to be linked together, and generally the only reason they are linked
is in an attempt to gain links and/or Google rankings -- not out of
courtesy to the site visitors.

* Using automated software to submit your site or to check your
rankings in Google.  This includes any rank-checking software such as
WebPosition Gold, AgentWebRanking, etc.  (It's true that most software
of this type has built-in safeguards so that you won't get caught
performing automated queries.  Google may or may not be able to track
you down for doing this, but the bottom line is that it's against
their stated terms of service.  If you decide to do it anyway, you do
so at your own peril.)  Google has and does penalize sites for this,
and there's no way to know for sure if this is why your site is
penalized.

* Stuffing keywords and keyword phrases into your content at the top
or bottom of your page, either visibly or invisibly.  Or stuffing your
Title and Meta tags in a similar fashion.  (C'mon...does this really
add any value to your visitors' site experience?)  It used to be that
this junk was simply ignored, but Google is on a real quest to provide
high-quality pages and will automatically penalize it when they can.

That said, we all still see lots of really "spammy" pages in Google
that continue to rank highly.  (Do a search for "email marketing
consultant" and you'll see some blatant spam.)  Obviously, Google
hasn't quite gotten their spam filters in tune yet.  It's got to be
quite difficult to figure out ways to penalize the bad without hurting
the good.  But just because you see others "getting away with it"
doesn't mean it's a good idea to use those techniques on your own
pages.  Certainly not if you have any long-term goals for high
rankings.

* Linking to sites that have very poor quality (or that spam the
search engines), and which offer no value to your visitors.  I have to
laugh when people ask me if they should link to a certain site just
because the other site linked to them.  Or they ask if it's okay to
bury their links page so that real people won't find them.  Seems to
me that if you have to ask...

Again, as with everything I've been talking about today and always --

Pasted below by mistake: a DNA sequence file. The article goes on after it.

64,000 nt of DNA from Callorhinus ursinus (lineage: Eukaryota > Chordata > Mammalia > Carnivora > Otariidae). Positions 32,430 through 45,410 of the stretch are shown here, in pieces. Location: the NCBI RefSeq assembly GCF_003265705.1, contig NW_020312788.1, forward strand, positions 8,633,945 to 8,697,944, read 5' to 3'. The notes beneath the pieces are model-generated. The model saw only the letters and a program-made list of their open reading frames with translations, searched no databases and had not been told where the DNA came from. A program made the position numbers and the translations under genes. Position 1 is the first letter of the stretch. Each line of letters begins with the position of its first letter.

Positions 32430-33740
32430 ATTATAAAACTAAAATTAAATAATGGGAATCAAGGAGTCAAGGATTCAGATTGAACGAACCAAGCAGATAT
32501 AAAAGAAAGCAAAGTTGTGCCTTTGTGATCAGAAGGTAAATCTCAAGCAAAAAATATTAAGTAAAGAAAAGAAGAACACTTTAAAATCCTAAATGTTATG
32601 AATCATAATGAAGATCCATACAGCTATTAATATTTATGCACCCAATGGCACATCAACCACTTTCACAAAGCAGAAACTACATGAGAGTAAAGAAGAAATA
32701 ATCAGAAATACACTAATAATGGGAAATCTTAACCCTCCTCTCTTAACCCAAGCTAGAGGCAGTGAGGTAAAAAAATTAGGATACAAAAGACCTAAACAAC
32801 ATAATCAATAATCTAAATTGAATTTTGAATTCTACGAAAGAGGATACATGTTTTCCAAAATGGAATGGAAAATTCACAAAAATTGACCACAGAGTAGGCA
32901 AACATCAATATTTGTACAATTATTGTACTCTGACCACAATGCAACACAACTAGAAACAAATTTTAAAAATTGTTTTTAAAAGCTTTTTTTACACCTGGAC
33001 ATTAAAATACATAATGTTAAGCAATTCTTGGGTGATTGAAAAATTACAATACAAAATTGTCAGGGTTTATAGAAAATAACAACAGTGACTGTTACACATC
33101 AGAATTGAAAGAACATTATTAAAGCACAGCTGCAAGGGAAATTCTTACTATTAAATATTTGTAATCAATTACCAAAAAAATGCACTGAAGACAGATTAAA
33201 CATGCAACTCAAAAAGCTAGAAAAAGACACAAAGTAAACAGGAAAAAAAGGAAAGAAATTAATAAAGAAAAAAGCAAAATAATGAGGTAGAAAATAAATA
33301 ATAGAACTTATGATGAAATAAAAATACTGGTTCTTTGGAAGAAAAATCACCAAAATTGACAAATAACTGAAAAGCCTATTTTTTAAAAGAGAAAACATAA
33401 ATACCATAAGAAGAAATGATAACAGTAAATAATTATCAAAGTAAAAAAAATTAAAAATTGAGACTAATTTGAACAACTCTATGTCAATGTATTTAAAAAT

your site visitors are key.  Do you really think they benefit from
those links to poor-quality sites?  If they're so beneficial, why do
you feel the need to hide them?

So...given all of the above, I headed out to take a look at Bruce's
site.  Many times when I check out sites that have been hit with an
apparent penalty, it's not readily apparent what the problem might be.
Usually, some digging and probing is necessary.  However, this was not
the case with Bruce's site.  In fact, I was surprised that Bruce is
actually a subscriber to my newsletter, because he apparently has not
been paying attention!  This site is breaking nearly every obvious
rule in the Google best-practices book.  I can't even imagine how
Bruce could not realize this, but then I suppose maybe he read the
wrong forums, or talked to some unprofessional SEO who was still
partying like it was 1995.  I really don't know.

The home page of his site had no content to speak of, only links to
inner pages.  This in and of itself is certainly not spam, but it's
not good SEO either!  What *was* spam, however, was the bottom of the
page where there were links that said "mirror1, mirror2, mirror3" etc.
Ummm...how could someone not realize this was spam?  Any up-to-date
search engine optimization reference site would tell you this.  Even
old-time spammers know better than to be so blatant!  What was even
more amusing to me was these mirror links lead to sites that were each
spammier than the next!  Keyword-stuffed text that was partially
hidden, and more links to additional spammy "mirror" sites.  The Title
tags of all the sites were miles long, and overrun with keywords.
Basically, I was looking at classic search engine spam of the worst
(stupidest) kind (because it's just so cheesy!).

When I emailed Bruce to tell him that he was a very baaaaaad boy for
using these techniques, his answer was simply that he had been given
some bad advice.  No, I'm sorry, that just doesn't cut it.  Sure, in
1995 that excuse might work.  Maybe even in 1997.  But there's
certainly enough good SEO advice in existence right now that ignorance
of this magnitude is really inexcusable.  Now, I'm not saying that
this is true for all the sites that have found themselves penalized.
There are definitely some penalizations happening that are not blatant
spam...more like "pushing your luck" kind of spam.   But the spam at
Bruce's site was so darn pitiful and obvious that any site visitor
would spot it.

[LOL...okay, now this is funny.  While I was working on the rest of
this newsletter, I noticed one of the many, many email spams that came
in was selling products just like the kind that Bruce sells.  So I
opened it up out of curiosity.  Guess what?  It was Bruce's company!
Why am I not surprised?  I'm only sorry that I wasted my time emailing